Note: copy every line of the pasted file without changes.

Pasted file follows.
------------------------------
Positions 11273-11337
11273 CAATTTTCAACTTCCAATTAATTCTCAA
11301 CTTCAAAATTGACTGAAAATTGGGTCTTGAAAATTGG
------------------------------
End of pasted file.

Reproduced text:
Positions 11273-11337
11273 CAATTTTCAACTTCCAATTAATTCTCAA
11301 CTTCAAAATTGACTGAAAATTGGGTCTTGAAAATTGG